Chapter 9: Advanced Data Handling 283

More Data Objects 283 The DataTable Object 284 The DataRow Object 285 Try It Out The DataTable and DataRow Objects 286 Updating Databases 288 ADO.NET versus ADO 289 Updating Data in a DataSet 289 Try It Out Adding, Editing, and Deleting Rows 289 Updating the Original Data Source 297 Try It Out Auto-Generated Commands 298 Updating the Database 301 xiii,


Try It Out Updating the Database 302 Updating Databases Using a Command 307 Try It Out Executing Commands Directly 307 Summary 310 Exercises 311

Chapter 10: ASP.NET Server Controls 313

The Wrox United Application 314 ASP.NET Web Controls 315 HTML Server Controls 316 HTML Server Controls versus Web Controls 318 Web Controls 319 Rich Object Model 320 Automatic Browser Detection 320 Properties 320 Events 322 Try It Out Creating an Event Handler 322 Page Lifecycle 324 Page_Load() 325 Event Handling 326 Page_Unload() 326 Understanding Web Controls: The Wrox United Application 327 Try It Out Wrox United Main Page – Default.aspx 328 Intrinsic Controls 331 Try It Out Wrox United – Teams.aspx 332 Data Rendering Controls 340 Try It Out Wrox United – Teams.aspx, Part 2 343 Rich Controls 352 Try It Out Wrox United – Default.aspx, Part 2, the Event Calendar 354 Try It Out Wrox United – Displaying Fixture Details 360 Web Matrix Controls 366 Try It Out Wrox United – Players.aspx and the Web Matrix MX DataGrid 367 Validation Controls 372 Try It Out Wrox United – Registering for Email Updates (Default.aspx) 373 Summary 378 Exercises 378

Chapter 11: Users and Applications 381

Remembering Information in a Web Application 382 Cookies 383 Try It Out Using Cookies 386 Sessions 393 Try It Out Using Session State 395 Applications 404 How Do Applications Work? 405 Try It Out Using Application State 405 Reacting to Application and Session Events 410 Global.asax 410 xiv,


Try it Out Global.asax – Global Settings 411 Caching 413 Try It Out Wrox United – Caching Objects 415 State Management Recommendations 418 When to Use Cookies 419 When to Use Sessions 419 When to Use Applications 419 When to Use Caching 419 Other State Management Techniques 420 Using Multiple State Management Techniques on a Page 421 Try it Out Wrox United – Adding Some Style! 421 Summary 429 Exercises 430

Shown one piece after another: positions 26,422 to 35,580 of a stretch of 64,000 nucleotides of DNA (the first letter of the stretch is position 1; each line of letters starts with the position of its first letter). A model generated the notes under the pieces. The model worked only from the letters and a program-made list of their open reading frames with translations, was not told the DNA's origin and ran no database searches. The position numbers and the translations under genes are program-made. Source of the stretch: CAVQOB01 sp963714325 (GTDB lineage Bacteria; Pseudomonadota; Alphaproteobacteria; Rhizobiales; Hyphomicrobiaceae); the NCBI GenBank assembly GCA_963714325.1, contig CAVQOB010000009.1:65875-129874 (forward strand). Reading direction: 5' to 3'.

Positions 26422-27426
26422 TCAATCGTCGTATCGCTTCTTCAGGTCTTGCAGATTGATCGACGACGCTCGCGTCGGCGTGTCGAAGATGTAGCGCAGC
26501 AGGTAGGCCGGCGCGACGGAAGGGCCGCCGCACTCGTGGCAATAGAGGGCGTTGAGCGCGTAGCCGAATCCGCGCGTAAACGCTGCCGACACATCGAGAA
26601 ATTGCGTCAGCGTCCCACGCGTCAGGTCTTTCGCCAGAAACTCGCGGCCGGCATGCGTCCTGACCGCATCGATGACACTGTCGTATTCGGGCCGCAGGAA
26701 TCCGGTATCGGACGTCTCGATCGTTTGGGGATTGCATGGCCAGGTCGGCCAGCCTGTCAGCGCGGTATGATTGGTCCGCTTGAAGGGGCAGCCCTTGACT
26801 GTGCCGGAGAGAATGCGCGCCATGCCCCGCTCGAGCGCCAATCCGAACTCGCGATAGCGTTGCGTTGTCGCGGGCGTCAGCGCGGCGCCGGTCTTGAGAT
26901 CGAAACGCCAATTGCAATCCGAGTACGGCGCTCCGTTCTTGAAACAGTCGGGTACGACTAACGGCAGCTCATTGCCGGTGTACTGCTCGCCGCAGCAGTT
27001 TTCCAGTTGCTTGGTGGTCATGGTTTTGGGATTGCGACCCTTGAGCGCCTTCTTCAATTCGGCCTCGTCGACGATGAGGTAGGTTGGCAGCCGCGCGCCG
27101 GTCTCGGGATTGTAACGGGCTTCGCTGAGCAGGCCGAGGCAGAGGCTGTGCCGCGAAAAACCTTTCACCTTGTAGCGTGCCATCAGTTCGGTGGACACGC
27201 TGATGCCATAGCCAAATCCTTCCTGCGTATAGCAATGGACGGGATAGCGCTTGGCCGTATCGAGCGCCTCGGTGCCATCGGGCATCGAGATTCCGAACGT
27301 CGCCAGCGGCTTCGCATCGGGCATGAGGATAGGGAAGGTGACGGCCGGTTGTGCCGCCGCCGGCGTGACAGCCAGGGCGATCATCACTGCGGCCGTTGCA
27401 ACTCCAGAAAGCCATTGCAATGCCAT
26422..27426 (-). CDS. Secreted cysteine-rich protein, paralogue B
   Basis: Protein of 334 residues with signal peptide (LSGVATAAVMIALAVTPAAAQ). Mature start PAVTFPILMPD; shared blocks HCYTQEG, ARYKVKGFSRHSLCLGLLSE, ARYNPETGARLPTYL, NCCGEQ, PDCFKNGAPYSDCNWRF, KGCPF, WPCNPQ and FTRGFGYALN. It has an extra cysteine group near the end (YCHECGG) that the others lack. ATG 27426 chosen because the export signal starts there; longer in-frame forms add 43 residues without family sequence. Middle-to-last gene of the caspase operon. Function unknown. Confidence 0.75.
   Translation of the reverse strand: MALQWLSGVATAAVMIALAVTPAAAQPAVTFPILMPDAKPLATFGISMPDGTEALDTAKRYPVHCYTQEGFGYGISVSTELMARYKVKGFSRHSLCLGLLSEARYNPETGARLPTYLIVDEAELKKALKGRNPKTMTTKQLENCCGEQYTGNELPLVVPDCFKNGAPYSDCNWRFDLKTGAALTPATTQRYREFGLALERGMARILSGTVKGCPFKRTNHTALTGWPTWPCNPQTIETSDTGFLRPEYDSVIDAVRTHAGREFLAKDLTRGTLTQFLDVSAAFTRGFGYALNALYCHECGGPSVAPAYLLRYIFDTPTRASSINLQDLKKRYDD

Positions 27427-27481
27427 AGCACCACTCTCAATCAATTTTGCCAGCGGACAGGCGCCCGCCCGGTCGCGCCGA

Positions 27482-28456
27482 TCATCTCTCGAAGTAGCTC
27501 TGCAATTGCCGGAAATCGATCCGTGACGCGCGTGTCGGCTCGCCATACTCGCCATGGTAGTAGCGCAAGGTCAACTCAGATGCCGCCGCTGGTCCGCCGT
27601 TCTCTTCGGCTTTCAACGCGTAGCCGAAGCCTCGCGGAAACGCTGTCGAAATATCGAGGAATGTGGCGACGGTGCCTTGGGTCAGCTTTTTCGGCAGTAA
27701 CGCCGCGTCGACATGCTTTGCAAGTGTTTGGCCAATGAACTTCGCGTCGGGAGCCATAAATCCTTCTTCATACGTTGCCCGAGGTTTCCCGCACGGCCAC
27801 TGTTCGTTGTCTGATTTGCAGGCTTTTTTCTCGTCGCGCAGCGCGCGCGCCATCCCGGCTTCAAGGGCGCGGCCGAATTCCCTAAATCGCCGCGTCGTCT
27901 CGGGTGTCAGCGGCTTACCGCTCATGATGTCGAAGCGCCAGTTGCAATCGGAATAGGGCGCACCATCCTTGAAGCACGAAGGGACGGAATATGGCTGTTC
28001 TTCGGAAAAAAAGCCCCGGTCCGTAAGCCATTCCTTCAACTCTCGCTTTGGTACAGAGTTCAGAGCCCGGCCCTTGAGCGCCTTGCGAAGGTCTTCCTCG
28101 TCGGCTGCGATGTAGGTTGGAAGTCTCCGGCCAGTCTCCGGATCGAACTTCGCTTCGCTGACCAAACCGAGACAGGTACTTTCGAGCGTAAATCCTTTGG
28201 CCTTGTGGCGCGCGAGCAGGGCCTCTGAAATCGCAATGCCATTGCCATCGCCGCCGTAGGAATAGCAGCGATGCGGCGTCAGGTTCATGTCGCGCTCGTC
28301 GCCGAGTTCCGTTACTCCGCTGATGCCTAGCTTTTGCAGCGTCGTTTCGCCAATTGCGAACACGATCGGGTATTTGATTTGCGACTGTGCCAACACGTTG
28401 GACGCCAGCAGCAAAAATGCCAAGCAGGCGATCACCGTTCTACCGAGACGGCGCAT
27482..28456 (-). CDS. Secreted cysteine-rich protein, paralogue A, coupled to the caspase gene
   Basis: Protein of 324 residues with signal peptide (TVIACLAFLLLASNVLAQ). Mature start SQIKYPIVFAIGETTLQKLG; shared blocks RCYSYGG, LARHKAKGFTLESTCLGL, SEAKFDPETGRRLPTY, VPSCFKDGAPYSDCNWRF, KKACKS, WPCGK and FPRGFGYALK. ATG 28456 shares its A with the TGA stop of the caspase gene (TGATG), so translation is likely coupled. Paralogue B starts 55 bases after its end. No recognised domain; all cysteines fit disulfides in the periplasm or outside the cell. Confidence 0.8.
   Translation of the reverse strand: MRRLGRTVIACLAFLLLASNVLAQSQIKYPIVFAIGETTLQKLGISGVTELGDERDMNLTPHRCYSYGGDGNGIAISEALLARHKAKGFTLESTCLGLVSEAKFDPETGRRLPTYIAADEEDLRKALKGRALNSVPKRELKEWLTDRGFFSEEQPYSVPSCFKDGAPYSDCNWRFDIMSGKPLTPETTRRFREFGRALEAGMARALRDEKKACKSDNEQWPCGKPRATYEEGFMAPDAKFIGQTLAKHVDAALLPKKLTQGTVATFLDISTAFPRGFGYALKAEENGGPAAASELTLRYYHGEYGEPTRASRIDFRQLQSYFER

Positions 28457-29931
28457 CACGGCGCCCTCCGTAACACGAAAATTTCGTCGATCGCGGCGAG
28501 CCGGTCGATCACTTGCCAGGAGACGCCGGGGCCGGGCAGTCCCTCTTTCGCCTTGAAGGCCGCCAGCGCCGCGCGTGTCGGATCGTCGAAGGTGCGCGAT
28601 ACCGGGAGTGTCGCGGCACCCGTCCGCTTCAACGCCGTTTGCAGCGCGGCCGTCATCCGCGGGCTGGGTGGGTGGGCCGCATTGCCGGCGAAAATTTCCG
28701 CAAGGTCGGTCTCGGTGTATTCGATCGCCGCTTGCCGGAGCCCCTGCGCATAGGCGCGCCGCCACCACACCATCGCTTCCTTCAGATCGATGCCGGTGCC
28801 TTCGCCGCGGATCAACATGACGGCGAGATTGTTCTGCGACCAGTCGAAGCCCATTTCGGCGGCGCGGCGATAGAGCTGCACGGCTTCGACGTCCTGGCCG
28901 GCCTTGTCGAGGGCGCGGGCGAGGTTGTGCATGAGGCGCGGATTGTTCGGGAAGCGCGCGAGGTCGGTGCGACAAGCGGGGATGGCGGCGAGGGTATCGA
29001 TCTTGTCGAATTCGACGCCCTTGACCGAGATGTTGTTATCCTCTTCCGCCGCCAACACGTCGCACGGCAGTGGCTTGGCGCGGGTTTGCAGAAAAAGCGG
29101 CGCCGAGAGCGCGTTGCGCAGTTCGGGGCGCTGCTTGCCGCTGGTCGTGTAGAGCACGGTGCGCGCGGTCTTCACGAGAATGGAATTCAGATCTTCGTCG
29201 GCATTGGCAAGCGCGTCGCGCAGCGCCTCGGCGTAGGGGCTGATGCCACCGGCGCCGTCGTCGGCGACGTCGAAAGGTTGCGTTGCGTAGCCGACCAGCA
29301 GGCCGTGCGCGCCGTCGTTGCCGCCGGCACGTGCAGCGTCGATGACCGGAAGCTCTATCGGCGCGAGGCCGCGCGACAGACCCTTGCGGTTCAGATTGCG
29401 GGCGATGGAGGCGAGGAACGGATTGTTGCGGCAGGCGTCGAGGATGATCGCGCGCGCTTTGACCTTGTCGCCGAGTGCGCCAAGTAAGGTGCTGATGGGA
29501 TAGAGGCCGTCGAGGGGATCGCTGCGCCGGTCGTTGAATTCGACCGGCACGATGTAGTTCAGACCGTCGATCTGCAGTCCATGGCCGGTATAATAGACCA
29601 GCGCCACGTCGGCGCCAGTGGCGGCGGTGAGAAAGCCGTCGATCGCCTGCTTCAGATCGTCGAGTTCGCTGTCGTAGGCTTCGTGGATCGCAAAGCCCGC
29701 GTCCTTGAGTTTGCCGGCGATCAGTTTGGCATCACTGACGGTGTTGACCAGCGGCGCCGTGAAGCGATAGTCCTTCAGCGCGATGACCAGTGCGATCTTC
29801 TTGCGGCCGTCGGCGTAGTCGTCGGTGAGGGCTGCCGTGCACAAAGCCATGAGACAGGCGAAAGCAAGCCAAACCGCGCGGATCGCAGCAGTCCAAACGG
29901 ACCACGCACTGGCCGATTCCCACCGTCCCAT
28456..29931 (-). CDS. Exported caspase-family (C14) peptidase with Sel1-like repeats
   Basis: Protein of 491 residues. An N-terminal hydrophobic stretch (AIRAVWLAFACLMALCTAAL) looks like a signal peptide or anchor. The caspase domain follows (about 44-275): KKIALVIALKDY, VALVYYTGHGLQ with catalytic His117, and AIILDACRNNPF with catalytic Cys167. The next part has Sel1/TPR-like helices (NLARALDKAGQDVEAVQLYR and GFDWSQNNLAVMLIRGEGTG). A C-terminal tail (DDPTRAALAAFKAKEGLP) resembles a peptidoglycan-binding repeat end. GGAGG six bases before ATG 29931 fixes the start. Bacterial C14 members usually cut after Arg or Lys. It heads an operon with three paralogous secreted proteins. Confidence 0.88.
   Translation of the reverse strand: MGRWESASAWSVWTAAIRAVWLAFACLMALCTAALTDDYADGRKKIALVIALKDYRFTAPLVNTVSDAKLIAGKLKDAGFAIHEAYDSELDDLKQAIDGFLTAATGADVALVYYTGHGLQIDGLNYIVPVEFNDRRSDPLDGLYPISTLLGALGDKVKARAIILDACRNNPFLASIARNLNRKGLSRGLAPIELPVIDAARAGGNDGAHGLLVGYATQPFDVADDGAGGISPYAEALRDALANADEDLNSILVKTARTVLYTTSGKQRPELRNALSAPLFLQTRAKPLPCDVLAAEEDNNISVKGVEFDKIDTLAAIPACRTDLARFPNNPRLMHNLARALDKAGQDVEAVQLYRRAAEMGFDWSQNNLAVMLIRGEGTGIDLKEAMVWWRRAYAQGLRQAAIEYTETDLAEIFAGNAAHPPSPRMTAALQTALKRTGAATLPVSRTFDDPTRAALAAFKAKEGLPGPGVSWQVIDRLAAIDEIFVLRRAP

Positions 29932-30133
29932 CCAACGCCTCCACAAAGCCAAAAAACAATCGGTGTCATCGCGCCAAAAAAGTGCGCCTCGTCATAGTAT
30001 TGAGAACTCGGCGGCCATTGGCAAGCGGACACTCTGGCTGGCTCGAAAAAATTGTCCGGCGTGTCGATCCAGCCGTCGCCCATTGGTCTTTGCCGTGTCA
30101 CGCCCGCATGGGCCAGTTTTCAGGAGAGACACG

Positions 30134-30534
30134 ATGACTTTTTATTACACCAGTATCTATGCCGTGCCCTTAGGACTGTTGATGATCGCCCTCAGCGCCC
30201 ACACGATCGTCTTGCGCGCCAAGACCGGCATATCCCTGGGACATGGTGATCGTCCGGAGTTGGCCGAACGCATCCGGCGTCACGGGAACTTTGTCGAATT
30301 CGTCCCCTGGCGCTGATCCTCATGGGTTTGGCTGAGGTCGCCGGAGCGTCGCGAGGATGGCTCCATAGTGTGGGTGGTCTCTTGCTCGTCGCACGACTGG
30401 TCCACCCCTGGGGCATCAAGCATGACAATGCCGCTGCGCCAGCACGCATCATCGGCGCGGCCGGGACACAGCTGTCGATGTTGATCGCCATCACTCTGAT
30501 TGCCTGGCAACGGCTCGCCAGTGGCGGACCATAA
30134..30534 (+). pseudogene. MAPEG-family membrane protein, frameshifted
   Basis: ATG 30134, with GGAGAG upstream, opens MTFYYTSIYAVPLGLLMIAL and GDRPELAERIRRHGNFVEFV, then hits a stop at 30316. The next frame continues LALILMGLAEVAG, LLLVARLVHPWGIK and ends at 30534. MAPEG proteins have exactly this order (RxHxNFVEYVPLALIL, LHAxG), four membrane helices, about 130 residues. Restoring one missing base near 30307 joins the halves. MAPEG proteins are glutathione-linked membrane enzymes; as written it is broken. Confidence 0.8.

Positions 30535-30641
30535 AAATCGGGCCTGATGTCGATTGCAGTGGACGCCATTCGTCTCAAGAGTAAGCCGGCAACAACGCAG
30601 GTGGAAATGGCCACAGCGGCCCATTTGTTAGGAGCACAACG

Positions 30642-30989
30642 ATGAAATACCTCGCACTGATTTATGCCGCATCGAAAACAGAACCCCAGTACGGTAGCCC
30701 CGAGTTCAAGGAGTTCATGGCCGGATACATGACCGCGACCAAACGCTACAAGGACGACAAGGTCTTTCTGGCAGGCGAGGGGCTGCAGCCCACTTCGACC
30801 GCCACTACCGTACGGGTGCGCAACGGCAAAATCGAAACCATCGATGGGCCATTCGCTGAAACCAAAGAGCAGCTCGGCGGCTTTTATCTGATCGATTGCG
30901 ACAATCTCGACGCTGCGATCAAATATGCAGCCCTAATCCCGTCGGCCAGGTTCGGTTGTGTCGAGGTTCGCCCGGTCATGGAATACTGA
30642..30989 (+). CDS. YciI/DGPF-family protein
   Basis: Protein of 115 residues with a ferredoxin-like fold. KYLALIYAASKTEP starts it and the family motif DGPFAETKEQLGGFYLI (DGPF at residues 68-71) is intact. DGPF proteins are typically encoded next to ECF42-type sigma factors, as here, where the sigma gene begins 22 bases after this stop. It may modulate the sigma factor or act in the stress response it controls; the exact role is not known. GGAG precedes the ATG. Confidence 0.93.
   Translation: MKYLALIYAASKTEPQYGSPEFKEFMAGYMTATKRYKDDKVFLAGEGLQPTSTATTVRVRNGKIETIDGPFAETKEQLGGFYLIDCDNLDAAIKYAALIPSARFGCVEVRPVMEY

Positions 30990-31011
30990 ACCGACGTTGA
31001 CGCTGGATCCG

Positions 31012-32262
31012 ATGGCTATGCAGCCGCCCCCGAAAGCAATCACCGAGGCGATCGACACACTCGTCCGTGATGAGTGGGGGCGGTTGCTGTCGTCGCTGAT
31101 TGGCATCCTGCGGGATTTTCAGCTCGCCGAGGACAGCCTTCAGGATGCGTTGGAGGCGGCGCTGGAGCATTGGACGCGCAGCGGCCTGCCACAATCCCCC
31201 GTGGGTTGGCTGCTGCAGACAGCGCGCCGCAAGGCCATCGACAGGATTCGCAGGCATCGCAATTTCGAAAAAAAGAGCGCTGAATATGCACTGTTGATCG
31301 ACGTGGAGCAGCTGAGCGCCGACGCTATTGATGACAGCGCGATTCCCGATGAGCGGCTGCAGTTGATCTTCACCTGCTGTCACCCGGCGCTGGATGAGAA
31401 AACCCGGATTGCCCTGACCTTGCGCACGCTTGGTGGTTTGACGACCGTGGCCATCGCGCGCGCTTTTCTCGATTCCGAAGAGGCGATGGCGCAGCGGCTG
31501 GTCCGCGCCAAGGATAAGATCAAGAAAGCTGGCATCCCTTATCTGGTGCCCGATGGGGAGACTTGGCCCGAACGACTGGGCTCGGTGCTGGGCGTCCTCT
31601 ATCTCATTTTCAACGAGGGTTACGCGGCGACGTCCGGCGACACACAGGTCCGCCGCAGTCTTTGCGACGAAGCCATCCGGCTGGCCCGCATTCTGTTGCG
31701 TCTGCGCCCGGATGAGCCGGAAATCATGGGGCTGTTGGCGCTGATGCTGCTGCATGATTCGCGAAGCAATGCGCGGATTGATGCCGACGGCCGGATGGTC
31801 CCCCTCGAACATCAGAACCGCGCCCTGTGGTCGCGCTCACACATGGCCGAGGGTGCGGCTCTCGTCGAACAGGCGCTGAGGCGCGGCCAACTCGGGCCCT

Chapter 12: Reusable Code for ASP.NET 431

Encapsulation 431 Components 432 Why Use Components? 434 Applying Component Theory to Applications 434 User Controls 435 Try It Out Our First User Control 437 Try It Out Wrox United – Header Control 440 Try It Out Wrox United – Navigation User Control 446 Code-Behind 451 Try It Out Our First Code-Behind File 452 Try It Out Using Code-Behind in Wrox United 457 Summary 459 Exercises 459

Chapter 13: .NET Assemblies and Custom Controls 463

Three-Tier Application Design 464 ASP.NET Application Design 465 .NET Assemblies 466 Try It Out Our First ASP.NET Component 467 What Is Compilation? 470 Try It Out Compiling Our First ASP.NET Component 470 Accessing a Component from within an ASP.NET Page 474 Try It Out Using a Compiled Component 474 XCopy Deployment 476 Accessing Assemblies in Other Locations 477 Writing Code in Other Languages 477 Try It Out Writing a Component in VB.NET 478 Data Access Components 482 Try It Out Encapsulating Data Access Code in a Component 482 Custom Server Controls 489 What Are Custom Controls? 490 Try It Out Our First ASP.NET Custom Control 491 Composite Custom Controls 499 xv,


Try It Out Wrox United – Custom Composite Control 499 Summary 506 Exercises 507

Chapter 14: Debugging and Error Handling 509

A Few Good Habits 510 Tips on Coding 510 Indent Your Code 511 Structure Your Code 511 Comment Your Code 512 Convert Variables to the Correct Data Types (Validation) 512 Try to Break Your Code 513 Sources of Errors 514 Syntax Errors 514 Try It Out Syntax Error 515 Try It Out Generate a Compiler Error 516 Logical (Runtime) Errors 518 Try It Out Generate a Runtime Error 519 Try It Out Catching Illegal Values 521 Try It Out Using RequiredFieldValidator 524 System Errors 525 Finding Errors 525 Try It Out Viewing the Call-Stack 526 Debug Mode 527 Try It Out Disable the Debug Mode 527 Tracing 529 Try It Out Enabling Trace at the Page Level 529 Try It Out Writing to the Trace Log 532 Handling Errors 535 Try It Out Using try...catch...finally 542 Try It Out Using Page_Error() 548 Error Notification and Logging 550 Try It Out Creating Error Pages 551 Writing to the Event Log 553 Try It Out Writing to the Windows Error Log 554 Mailing the Site Administrator 557 Summary 559 Exercises 559

Chapter 15: Configuration and Optimization 561